Mrs. Frank Welles gave one thousand dollars each to the Presbyterian Churches of Stevensville and Rushville, her father being the organizer of the Rushville church, and the family burial plot is located on the church lot there.
REVEREND THOMAS THOMAS
The Reverend Thomas Thomas was born in South Wales, June 14, 1812, and came with his family when twelve years old, to settle in the wilderness at Neath, Pa. Six weeks after arrival, his father died of sunstroke, and he was bound out to his brother David on the farm. He wrote of his life in the following recollections.
"After some years of halting I finally decided that I could not have the testimony of a good conscience in any other calling that the ministry, and determined by the grace of God to prepare for it. I was now twenty years of age and had only a common English education and only $100 in hand to help me secure the education needful for the ministry. I was called a good hand at hewing timber and was much in demand over the country to do that kind of work, at a dollar a day, when a common laborer got but $.62. So when 21 years of age I had $300 in hand to begin my education. Mr. Leonard Woodruff, a graduate of Hamilton, had an academic school at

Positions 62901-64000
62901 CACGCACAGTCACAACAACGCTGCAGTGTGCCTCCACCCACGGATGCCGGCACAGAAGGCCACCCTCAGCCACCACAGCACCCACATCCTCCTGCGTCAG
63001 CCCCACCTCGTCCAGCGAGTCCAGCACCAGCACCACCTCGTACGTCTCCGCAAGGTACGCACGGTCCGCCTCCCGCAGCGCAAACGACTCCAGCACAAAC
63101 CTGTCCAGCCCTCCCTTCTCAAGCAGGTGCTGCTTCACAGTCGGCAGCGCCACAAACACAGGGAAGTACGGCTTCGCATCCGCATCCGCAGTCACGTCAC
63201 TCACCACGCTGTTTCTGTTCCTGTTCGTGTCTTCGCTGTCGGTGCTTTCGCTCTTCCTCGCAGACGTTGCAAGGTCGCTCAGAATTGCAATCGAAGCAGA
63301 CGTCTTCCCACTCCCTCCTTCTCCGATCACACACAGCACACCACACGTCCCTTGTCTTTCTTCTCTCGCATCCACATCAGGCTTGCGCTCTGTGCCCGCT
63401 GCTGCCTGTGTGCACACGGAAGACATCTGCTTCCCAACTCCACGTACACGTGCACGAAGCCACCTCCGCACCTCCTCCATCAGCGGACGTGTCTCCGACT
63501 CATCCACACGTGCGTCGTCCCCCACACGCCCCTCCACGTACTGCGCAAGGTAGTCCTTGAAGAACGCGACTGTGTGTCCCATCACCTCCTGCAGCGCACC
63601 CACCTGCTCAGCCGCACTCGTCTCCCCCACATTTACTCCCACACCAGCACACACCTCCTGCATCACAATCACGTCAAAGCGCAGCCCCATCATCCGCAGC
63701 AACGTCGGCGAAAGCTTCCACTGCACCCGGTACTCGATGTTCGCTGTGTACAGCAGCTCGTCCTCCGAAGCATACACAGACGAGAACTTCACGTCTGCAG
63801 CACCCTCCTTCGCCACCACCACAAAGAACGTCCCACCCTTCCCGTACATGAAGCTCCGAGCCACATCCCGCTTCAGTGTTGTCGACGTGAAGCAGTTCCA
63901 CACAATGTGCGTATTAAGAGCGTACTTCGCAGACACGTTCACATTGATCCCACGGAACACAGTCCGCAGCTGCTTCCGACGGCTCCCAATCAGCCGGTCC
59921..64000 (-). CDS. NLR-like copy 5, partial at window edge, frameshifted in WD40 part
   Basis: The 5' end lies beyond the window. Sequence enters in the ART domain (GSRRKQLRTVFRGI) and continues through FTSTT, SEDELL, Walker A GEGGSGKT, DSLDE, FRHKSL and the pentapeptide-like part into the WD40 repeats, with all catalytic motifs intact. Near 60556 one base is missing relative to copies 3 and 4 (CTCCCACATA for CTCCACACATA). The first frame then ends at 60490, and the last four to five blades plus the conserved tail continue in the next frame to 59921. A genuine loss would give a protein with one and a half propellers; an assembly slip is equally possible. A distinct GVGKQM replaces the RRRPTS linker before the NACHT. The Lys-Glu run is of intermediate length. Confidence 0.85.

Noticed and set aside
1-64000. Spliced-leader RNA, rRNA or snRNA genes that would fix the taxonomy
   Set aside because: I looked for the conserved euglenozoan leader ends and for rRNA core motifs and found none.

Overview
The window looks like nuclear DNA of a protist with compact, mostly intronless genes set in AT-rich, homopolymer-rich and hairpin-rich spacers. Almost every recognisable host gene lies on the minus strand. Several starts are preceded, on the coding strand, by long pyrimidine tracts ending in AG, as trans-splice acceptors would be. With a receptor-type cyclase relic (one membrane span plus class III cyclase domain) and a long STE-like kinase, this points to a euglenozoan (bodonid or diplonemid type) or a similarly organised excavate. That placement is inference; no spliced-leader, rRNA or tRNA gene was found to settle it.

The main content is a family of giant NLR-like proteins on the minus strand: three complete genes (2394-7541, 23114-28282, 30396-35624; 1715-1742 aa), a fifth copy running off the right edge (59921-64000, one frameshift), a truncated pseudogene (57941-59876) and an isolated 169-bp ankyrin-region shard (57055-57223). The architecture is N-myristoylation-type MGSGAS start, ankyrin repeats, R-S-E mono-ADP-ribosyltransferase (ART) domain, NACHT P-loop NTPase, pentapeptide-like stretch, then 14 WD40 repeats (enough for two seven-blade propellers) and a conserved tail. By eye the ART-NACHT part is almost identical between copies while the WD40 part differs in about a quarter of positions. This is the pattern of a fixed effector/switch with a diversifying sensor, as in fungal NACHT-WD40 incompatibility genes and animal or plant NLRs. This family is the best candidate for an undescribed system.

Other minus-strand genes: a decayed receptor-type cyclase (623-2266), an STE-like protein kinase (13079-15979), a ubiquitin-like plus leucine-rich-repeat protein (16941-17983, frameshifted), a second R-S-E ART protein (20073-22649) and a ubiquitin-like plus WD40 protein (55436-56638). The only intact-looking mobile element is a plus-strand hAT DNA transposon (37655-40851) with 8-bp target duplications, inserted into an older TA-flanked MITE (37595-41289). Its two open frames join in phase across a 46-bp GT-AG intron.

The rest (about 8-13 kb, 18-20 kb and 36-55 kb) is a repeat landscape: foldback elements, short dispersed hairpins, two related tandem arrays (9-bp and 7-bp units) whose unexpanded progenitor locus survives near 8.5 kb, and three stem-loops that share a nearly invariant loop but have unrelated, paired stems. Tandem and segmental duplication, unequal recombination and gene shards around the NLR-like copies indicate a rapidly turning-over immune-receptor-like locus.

LeRaysville. I studied with Mr. Woodruff six months and taught school in the Welsh settlement for three months. I had heard of Lafayette College at Easton, Pa., as a manual labor institution, and my friend, Darwin Cook, went with my brother David as he took a wagon load of clover seed to Philadelphia for sale, in which I invested considerable, and was the gainer by it, as clover seed was scarce and dear that season in some parts of the country. There was a preparatory department connected with the college in those days in which young men were fitted for college in two years. I entered it and took my exercise in working in the garden or farm connected with the college, improving the ground, quarrying stone, etc. at so much an hour. Dr. Junkin and I quarried most of the stones for what is now West College, but was then the Normal School House. I spent most of my vacations at home except once. From my home in Neath to Easton was 120 miles, which I used to walk in three days - forty miles a day. My friend Darwin Cook from Potterville, generally joined me. While on the level and while going down hill we often went our way singing. He had a better ear for music than I, but I had a better voice.